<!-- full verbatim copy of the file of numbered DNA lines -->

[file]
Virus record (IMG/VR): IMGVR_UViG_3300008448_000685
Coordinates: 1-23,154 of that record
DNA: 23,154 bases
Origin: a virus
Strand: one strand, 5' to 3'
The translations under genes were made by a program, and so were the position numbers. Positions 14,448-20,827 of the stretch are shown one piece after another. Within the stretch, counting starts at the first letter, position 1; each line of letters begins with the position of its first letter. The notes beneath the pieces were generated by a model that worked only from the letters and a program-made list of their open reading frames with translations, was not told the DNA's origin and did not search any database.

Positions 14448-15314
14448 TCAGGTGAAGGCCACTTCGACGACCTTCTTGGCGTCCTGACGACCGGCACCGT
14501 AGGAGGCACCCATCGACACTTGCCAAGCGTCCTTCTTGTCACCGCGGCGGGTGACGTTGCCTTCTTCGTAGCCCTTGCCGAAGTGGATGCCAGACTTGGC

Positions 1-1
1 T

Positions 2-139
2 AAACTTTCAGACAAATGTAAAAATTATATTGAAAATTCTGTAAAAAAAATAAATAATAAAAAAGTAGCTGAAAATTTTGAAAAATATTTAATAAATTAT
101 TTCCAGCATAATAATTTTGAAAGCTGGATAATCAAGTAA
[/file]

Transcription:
Virus record (IMG/VR): IMGVR_UViG_3300008448_000685
Coordinates: 1-23,154 of that record
DNA: 23,154 bases
Origin: a virus
Strand: one strand, 5' to 3'
The translations under genes were made by a program, and so were the position numbers. Positions 14,448-20,827 of the stretch are shown one piece after another. Within the stretch, counting starts at the first letter, position 1; each line of letters begins with the position of its first letter. The notes beneath the pieces were generated by a model that worked only from the letters and a program-made list of their open reading frames with translations, was not told the DNA's origin and did not search any database.

Positions 14448-15314
14448 TCAGGTGAAGGCCACTTCGACGACCTTCTTGGCGTCCTGACGACCGGCACCGT
14501 AGGAGGCACCCATCGACACTTGCCAAGCGTCCTTCTTGTCACCGCGGCGGGTGACGTTGCCTTCTTCGTAGCCCTTGCCGAAGTGGATGCCAGACTTGGC

Positions 1-1
1 T

Positions 2-139
2 AAACTTTCAGACAAATGTAAAAATTATATTGAAAATTCTGTAAAAAAAATAAATAATAAAAAAGTAGCTGAAAATTTTGAAAAATATTTAATAAATTAT
101 TTCCAGCATAATAATTTTGAAAGCTGGATAATCAAGTAA